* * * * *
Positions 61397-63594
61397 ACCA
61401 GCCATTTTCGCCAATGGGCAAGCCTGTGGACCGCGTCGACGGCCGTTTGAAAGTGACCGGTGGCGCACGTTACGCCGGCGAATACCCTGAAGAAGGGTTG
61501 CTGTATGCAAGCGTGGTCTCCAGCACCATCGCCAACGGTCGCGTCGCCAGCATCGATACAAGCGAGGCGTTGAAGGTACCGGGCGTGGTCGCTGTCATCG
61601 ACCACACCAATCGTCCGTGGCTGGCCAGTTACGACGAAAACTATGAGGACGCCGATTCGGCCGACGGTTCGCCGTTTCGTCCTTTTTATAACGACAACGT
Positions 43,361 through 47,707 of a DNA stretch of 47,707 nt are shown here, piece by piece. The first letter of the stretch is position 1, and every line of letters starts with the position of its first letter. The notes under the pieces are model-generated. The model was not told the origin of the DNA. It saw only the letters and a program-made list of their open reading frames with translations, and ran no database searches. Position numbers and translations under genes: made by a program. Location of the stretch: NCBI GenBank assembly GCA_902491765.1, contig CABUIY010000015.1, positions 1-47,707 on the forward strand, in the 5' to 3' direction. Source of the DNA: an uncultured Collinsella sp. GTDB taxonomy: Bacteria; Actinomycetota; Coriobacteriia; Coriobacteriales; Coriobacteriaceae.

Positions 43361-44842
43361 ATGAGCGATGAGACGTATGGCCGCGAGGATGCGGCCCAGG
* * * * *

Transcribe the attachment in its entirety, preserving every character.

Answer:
Positions 61397-63594
61397 ACCA
61401 GCCATTTTCGCCAATGGGCAAGCCTGTGGACCGCGTCGACGGCCGTTTGAAAGTGACCGGTGGCGCACGTTACGCCGGCGAATACCCTGAAGAAGGGTTG
61501 CTGTATGCAAGCGTGGTCTCCAGCACCATCGCCAACGGTCGCGTCGCCAGCATCGATACAAGCGAGGCGTTGAAGGTACCGGGCGTGGTCGCTGTCATCG
61601 ACCACACCAATCGTCCGTGGCTGGCCAGTTACGACGAAAACTATGAGGACGCCGATTCGGCCGACGGTTCGCCGTTTCGTCCTTTTTATAACGACAACGT
Positions 43,361 through 47,707 of a DNA stretch of 47,707 nt are shown here, piece by piece. The first letter of the stretch is position 1, and every line of letters starts with the position of its first letter. The notes under the pieces are model-generated. The model was not told the origin of the DNA. It saw only the letters and a program-made list of their open reading frames with translations, and ran no database searches. Position numbers and translations under genes: made by a program. Location of the stretch: NCBI GenBank assembly GCA_902491765.1, contig CABUIY010000015.1, positions 1-47,707 on the forward strand, in the 5' to 3' direction. Source of the DNA: an uncultured Collinsella sp. GTDB taxonomy: Bacteria; Actinomycetota; Coriobacteriia; Coriobacteriales; Coriobacteriaceae.

Positions 43361-44842
43361 ATGAGCGATGAGACGTATGGCCGCGAGGATGCGGCCCAGG